Home / Design / Education, Innovation & Challenge

Education, Innovation & Challenge

Deanne Bell is the CEO and founder of Future Engineers, an online education platform that hosts innovation challenges for K-12 students. Bell’s story is motivating and helping to attract younger students to the merits and fascination of engineering and science, with particular emphasis on innovation.

We spoke to Bell to understand how the program came to be and what it offers:

Digital Engineering: Can you provide an overview of the program?

Deanne Bell: After hosting science television shows for many years, I saw the need for a platform that takes mainstream topics from media and/or the tech industry one step further—into the classroom as real-world design challenges. The result was Future Engineers.

After brainstorming initial first challenges, I contacted the ASME Foundation and NASA with a proposal. We collaborated to create the framework for Future Engineers’ inaugural 3D space challenge series, sponsored by the ASME Foundation with technical assistance from NASA, which has produced historic achievements.

Future Engineers’ challenges are judged by STEM experts and incentivized by educational prizes that emphasize the excitement of STEM careers. Image courtesy of Future Engineers.

Future Engineers’ challenges are judged by STEM experts and incentivized by educational prizes that emphasize the excitement of STEM careers. Image courtesy of Future Engineers.

Future Engineers has subsequently received a Small Business Innovation Research grant from the U.S. Department of Education and was named a Breakthrough Award winner by Popular Mechanics. All challenges at FutureEngineers.org are offered free for student/classroom participation and are aligned with STEAM (science, technology, engineering, arts, math) and Maker education.

DE: Who participates in the program?

Bell: Future Engineers challenges are open to all K-12 students in the U.S. Our most recent challenge received entries from students in 34 U.S. states. We have two age groups—juniors (ages 5-12) and teens (ages 13-19). For our most recent challenge, 78% of entries were created in a teacher-facilitated class or workshop.

DE: What becomes of the innovations that are presented? Have any of them been adopted or are there plans to adopt?

Bell: The first Future Engineers challenge launched the same day NASA sent the first 3D printer to the International Space Station. NASA and the ASME Foundation asked students to design a tool for astronauts to 3D print in space. The winning entry of this challenge became the first student-designed 3D print on the International Space Station. Created by R.J. Hillan of Enterprise, AL, the Multipurpose Precision Maintenance Tool (MPMT) was one of the first 3D prints manufactured in space and RJ was invited to Payload Operations Integration Center at Marshall Spaceflight Center in Huntsville, AL, to speak to astronauts on the International Space Station about his design.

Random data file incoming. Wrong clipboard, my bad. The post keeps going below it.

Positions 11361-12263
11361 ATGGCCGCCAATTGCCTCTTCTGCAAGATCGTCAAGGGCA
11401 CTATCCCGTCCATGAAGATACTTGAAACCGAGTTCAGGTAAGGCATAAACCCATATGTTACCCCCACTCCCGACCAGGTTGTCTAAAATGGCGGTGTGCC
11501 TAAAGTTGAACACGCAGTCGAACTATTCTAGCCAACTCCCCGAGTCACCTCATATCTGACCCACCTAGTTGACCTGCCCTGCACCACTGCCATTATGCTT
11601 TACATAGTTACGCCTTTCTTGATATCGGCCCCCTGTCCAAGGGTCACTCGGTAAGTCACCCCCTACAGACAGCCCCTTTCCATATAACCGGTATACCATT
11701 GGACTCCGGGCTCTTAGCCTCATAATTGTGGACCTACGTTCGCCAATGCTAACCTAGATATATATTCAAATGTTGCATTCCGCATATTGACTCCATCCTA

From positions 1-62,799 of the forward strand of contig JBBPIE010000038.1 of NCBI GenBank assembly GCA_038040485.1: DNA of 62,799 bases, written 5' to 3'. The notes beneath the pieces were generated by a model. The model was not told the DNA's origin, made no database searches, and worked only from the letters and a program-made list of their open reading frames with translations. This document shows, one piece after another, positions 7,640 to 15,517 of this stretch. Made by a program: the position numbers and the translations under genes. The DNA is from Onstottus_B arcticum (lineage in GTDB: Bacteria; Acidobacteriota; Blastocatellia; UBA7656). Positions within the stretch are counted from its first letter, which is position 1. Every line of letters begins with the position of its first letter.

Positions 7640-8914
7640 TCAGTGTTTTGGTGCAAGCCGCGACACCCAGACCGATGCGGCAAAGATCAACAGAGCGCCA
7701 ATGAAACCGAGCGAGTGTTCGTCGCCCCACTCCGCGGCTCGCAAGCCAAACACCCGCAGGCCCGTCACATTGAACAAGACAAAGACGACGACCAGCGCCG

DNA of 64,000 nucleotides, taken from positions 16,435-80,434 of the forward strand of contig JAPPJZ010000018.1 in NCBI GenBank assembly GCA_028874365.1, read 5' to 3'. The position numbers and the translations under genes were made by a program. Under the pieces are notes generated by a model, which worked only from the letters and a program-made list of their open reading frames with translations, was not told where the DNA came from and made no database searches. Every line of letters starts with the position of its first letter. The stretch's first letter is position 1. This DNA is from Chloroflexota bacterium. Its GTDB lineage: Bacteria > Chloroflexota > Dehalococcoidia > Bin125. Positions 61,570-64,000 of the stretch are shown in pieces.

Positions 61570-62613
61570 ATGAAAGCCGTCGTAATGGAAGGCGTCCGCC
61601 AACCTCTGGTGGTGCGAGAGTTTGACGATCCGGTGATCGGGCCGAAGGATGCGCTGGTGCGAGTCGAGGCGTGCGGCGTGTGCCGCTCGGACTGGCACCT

The MPMT became not only part of NASA’s technology research to study the differences of 3D printing in space vs. Earth but it also served as an educational tool to explain the advantages of manufacturing in space to students and the public.

DE: Any examples of students who’ve gone off to college to study STEM and were participants in your program?

Bell: Yes! All of our winners have continued in their STEM pursuits.

For example, our first teen winner went on to study engineering and entrepreneurship in college. Our second teen winner is still in high school, but continues to innovate for space, most recently by researching 3D printed heat shields for a state science fair project.

Our first junior winner has been inspired to participate in engineering summer camps, write essays about engineering for national competitions and even code her own website dedicated to inspiring fellow girls in STEM. We are honored to have many of these stories to share.

DE: Can you provide some examples of what the students have designed?

Bell: For our 3D printing challenges students are required to submit a digital 3D model of their design, which means that most participants have to develop CAD design skills for the first time. For that reason, we intentionally leave our challenges open-ended so that students of all levels can successfully create a solution.

For example, when we asked students to design a container for astronauts to 3D print in space, we received everything from boxes to collect Mars rocks from young students to hydroponic plant growth chambers from the older students. We are blown away at the level of creativity and detail of the submissions.

Deanne Bell is the CEO and founder of Future Engineers, an online education platform that hosts innovation challenges for K-12 students. Bell’s story is motivating and helping to attract younger students to the merits and fascination of engineering and science, with particular emphasis on innovation.

About Jim Romeo

Jim Romeo is a freelance writer based in Chesapeake, VA. Send e-mail about this article to DE-Editors@digitaleng.news.